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Thread: how to compress these numbers better?

  1. #1
    Administrator Shelwien's Avatar
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    how to compress these numbers better?

    "Source" is "revision.txt": https://pastebin.com/xDWLcefm
    Its revision-id field values from enwik8 xml index.

    Here's what I tried:
    Code:
    111,123 revision.txt
     49,388 revision.bin   // simply packed to 32-bit binary
     49,388 revision0.bin  // -15898943 from all numbers (min value)
     49,388 revision1.bin  // -(15898943+idx)
     49,388 revision1a.bin // -(15898943-3+idx) (prevent negative numbers)
     28,820 revision.txt.paq8px178 // paq8px -7
     29,650 revision.bin.paq8px178
     28,321 revision.rst.paq8px178 // "1a.bin" convered to decimal as is
     29,746 revision0.bin.paq8px178
     28,815 revision1.bin.paq8px178
     28,814 revision1a.bin.paq8px178
     30,599 revision1a.bin.lzma // -fb273 -mc9999 -lc3 -lp2 -pb2 -mt1
    Attached Files Attached Files

  2. #2
    Programmer schnaader's Avatar
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    The plot of the sorted numbers in revisions.txt looks promising:

    Click image for larger version. 

Name:	plot_sorted.png 
Views:	47 
Size:	17.4 KB 
ID:	6514

    In the "curved part", fitting and subtracting a logarithmic curve might be possible so that all values are in a much smaller range. Additionally, the permutation to unsort has to be stored, of course.
    http://schnaader.info
    Damn kids. They're all alike.

  3. #3
    Administrator Shelwien's Avatar
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    Code:
    111,123 revision.txt
    
     95,443 revision2.txt
     28,321 revision2.txt.paq8px178
    
    111,123 revision_s.txt // sort -nu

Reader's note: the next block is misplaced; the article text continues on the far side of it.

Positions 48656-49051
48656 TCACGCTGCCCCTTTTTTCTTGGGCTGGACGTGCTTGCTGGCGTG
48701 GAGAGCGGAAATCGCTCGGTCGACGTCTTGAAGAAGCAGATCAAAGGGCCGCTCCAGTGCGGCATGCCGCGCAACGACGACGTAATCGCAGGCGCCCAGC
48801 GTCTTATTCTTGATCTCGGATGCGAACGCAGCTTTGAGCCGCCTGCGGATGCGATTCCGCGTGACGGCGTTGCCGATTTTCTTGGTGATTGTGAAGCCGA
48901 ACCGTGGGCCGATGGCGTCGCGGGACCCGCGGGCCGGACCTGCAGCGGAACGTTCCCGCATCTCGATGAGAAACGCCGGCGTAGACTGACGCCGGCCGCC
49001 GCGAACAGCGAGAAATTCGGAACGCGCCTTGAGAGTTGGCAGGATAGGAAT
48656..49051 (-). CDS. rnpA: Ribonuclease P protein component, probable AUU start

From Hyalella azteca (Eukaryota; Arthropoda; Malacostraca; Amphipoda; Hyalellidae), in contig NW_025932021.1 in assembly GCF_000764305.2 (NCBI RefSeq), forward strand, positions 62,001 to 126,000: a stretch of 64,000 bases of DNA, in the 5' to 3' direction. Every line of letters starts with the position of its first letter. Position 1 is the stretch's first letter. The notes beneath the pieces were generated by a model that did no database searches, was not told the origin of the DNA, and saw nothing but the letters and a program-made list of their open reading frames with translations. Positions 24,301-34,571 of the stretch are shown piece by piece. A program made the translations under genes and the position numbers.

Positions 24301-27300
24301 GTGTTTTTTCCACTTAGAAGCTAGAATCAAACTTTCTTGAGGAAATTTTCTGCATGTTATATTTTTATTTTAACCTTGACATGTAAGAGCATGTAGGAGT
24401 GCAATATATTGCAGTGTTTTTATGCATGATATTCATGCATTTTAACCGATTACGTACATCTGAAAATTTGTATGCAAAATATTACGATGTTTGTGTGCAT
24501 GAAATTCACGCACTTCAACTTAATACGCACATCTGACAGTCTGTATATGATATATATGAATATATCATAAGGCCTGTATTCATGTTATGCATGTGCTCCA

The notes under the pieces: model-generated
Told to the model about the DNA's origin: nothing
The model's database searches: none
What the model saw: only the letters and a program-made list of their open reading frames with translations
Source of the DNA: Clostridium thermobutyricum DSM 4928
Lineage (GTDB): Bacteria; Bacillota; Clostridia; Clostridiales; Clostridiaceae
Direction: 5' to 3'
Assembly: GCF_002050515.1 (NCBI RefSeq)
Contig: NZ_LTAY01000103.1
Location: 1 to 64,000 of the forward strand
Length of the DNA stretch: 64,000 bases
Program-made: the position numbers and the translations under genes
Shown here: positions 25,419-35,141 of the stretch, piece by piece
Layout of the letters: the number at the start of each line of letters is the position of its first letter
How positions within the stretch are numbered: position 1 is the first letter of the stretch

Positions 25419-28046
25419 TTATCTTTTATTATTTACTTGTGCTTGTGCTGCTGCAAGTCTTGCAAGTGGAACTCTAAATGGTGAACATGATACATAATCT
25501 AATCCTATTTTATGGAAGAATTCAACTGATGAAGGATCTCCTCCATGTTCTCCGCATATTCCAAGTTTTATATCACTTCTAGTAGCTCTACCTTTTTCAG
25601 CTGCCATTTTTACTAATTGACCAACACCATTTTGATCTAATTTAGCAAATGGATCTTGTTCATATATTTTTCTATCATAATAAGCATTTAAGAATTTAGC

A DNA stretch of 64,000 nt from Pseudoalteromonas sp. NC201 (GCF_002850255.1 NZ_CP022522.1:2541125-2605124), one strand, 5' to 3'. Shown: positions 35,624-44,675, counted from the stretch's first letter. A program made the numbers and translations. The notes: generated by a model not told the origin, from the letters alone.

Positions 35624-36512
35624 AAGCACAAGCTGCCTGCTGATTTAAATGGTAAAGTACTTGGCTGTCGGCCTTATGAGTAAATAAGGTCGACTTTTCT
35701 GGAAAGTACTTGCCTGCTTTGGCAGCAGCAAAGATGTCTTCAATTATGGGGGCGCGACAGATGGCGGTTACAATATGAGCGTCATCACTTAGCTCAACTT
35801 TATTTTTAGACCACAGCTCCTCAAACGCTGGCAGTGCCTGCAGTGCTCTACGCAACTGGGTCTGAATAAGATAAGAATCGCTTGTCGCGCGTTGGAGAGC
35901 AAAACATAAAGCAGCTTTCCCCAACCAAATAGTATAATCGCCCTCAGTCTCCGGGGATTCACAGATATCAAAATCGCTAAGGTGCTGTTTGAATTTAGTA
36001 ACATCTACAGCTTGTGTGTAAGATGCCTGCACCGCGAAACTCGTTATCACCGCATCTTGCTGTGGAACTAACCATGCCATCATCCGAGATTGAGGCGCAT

14,682 revision_s.txt.paq8px178
    
     85,653 revision2_s.txt // sort -nu
     13,560 revision2_s.txt.paq8px178
    
     18,751 revision.txt.steg // stegdict.exe d revision.txt nul revision.txt.steg = "permutation to unsort has to be stored"
    
    28321-18751 = 9570 // max size of compressed sorted file to make it useful
    Thing is, there're fairly frequent runs of subsequent numbers in revision.txt

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    schnaader (12th March 2019)

  5. #4
    Administrator Shelwien's Avatar
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    Tried fitting it, script turned up quite scary, but no luck:

    if( $y<3221 ) {
    if( $y<549 ) {
    $x -= int(1.589933846573067083954811096E7 + 0.1199820652864920234*$y - 140.0904431842914448225*log($y) + 0.7245062460546726202*$y*log($y));
    } elsif( $y<1389 ) {
    $x -= int(1.58987848781941495835781097E7 + 4.1709471162017948132*$y);
    } elsif( $y<3139 ) {
    $x -= int(1.588208195236327126622200012E7+3.5405111894402621076*$y+2427.3304499257183124428*log($y));
    } elsif( $y<3221 ) {
    $x -= int(1.470368866811318695545196533E7-49.9302335691300243070*$y+176052.3532899742713198066*log($y-0.65265209586033812172)-6414.7628061393261305057*log($y));
    }
    } else {
    $y -= 3220;
    if( $y<4565 ) {
    $x -= int( 2**(24.1021 + 0.0017118*$y - 1.18426E-6*($y**2) + 4.35482E-10*($y**3) - 7.99101E-14*($y**4) + 5.72367E-18*($y**5)) );
    } else {
    $x -= int( 2**(24.0677 + 0.000839362*$y-2.3139E-7*($y**2) + 3.23133E-11*($y**3) - 2.25951E-15*($y**4) + 6.29656E-20*($y**5)) );
    }
    }

    Uncompressed size is 66k instead of 111k, but compressed size gets +1k.

  6. #5
    Member Gotty's Avatar
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    As a response to this thread, see my current post in
    https://encode.ru/threads/2924-Faste...ll=1#post59465